Cancer nurse says early detection prevented her disease

(Source: KPLC)
(Source: KPLC)

If there were a screening that could prevent you from developing a deadly form of cancer, wouldn't you sign up? Unfortunately, about thirty percent of adults are not up-to-date on colorectal cancer screenings and are dying because of it. This message hits extra close to home for a local cancer nurse.

Michele Hurley is an oncology nurse navigator at CHRISTUS St. Patrick Hospital. Her job is to walk cancer patients through the process from diagnosis to treatment to recovery. But for some, their own feelings will lead to a more advanced cancer. "Fear can cause people to die from cancer," said Hurley, "fear of getting screenings that are routine."

Colorectal screenings are at the top of that list. Colorectal cancer is the number two leading cause of cancer death, but it does not have to be. Hospitalist Ethan Yalvak says, "Sixty percent of all colorectal cancer deaths can be prevented with early screening."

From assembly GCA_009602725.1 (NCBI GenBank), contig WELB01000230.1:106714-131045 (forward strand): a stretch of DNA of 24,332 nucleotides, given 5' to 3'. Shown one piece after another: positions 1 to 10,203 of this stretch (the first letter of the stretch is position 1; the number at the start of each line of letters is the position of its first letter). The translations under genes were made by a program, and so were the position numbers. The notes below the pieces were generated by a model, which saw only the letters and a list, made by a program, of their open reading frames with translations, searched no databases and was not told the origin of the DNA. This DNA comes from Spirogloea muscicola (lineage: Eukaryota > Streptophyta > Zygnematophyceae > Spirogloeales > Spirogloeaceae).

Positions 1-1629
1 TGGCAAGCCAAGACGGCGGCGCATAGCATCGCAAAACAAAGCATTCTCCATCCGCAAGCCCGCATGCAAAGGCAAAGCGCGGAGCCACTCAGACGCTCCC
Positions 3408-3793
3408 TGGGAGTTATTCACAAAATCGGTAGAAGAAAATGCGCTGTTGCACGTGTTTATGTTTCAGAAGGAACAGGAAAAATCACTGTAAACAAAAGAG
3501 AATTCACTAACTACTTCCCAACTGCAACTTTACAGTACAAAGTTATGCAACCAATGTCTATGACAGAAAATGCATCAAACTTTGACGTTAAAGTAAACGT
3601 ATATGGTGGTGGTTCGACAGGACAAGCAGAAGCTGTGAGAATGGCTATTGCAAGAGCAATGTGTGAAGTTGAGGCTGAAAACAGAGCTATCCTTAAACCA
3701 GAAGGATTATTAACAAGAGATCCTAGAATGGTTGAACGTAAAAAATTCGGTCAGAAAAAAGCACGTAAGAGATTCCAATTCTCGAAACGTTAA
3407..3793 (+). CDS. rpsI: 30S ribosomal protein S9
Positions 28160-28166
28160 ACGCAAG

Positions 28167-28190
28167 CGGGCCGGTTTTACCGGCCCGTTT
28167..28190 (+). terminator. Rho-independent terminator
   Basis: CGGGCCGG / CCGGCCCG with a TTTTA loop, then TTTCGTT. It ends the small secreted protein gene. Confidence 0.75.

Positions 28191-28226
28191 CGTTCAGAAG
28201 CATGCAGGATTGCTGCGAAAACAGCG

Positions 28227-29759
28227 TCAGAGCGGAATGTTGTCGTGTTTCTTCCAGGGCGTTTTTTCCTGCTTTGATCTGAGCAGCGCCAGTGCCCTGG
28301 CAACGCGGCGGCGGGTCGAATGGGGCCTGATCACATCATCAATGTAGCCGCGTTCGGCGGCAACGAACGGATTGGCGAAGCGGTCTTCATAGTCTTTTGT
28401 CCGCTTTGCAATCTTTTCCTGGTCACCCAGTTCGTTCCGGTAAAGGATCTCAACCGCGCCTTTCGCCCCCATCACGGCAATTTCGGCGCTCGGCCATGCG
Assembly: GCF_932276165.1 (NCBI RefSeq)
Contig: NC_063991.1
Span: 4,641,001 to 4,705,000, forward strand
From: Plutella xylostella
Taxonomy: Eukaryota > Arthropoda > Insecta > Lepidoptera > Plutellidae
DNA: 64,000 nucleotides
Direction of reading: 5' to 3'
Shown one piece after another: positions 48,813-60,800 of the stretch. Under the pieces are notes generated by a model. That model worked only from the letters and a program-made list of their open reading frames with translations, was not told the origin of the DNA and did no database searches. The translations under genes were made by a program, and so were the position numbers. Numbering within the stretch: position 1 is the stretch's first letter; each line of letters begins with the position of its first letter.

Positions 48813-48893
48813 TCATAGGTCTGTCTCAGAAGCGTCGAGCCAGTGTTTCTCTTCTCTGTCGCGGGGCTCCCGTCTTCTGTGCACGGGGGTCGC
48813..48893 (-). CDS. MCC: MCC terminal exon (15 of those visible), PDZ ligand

At age 50, Hurley was due for her colonoscopy. "The first screening should occur at the age of 50, unless you have a family history of colorectal cancer, and then it should occur before then," said Dr. Yalvak.

Hurley began the prep the evening before, went into the hospital the next day and under sedation, had the colonoscopy that revealed four suspicious polyps. "Three of those four were what is called an adenomatous polyp. Those are the type that do evolve into colon cancer," she said.

Those polyps were removed during the screening. "You could say that I actually prevented myself from getting colon cancer," she said, "and so I feel really great about that."

Hurley has held the hands of others who were not so fortunate, those that put off the test and lived shorter lives because of it. "Sometimes they would even talk about that they had had symptoms for years, but they were so afraid of this test," she said, "this test is not anything at all, really. It's very easy."

If no cancerous polyps are found in a colonoscopy, you will typically not need another one for five years. Screening rates are lower in African-Americans and they are more likely to develop colorectal cancer.

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